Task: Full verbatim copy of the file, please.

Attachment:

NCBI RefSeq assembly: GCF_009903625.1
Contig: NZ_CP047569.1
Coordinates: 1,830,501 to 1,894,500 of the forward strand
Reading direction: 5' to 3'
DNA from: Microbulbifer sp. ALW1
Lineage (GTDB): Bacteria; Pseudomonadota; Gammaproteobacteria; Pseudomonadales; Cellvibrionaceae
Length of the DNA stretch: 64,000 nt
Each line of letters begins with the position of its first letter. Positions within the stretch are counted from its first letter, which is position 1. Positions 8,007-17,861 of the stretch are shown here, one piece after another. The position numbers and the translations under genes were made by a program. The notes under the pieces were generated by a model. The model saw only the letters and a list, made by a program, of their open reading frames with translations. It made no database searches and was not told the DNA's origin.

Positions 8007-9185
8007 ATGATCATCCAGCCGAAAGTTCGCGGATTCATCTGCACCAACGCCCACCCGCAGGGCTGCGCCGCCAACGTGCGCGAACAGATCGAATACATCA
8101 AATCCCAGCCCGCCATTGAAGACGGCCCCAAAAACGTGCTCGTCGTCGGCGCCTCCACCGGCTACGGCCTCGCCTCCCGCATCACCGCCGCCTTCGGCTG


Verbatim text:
NCBI RefSeq assembly: GCF_009903625.1
Contig: NZ_CP047569.1
Coordinates: 1,830,501 to 1,894,500 of the forward strand
Reading direction: 5' to 3'
DNA from: Microbulbifer sp. ALW1
Lineage (GTDB): Bacteria; Pseudomonadota; Gammaproteobacteria; Pseudomonadales; Cellvibrionaceae
Length of the DNA stretch: 64,000 nt
Each line of letters begins with the position of its first letter. Positions within the stretch are counted from its first letter, which is position 1. Positions 8,007-17,861 of the stretch are shown here, one piece after another. The position numbers and the translations under genes were made by a program. The notes under the pieces were generated by a model. The model saw only the letters and a list, made by a program, of their open reading frames with translations. It made no database searches and was not told the DNA's origin.

Positions 8007-9185
8007 ATGATCATCCAGCCGAAAGTTCGCGGATTCATCTGCACCAACGCCCACCCGCAGGGCTGCGCCGCCAACGTGCGCGAACAGATCGAATACATCA
8101 AATCCCAGCCCGCCATTGAAGACGGCCCCAAAAACGTGCTCGTCGTCGGCGCCTCCACCGGCTACGGCCTCGCCTCCCGCATCACCGCCGCCTTCGGCTG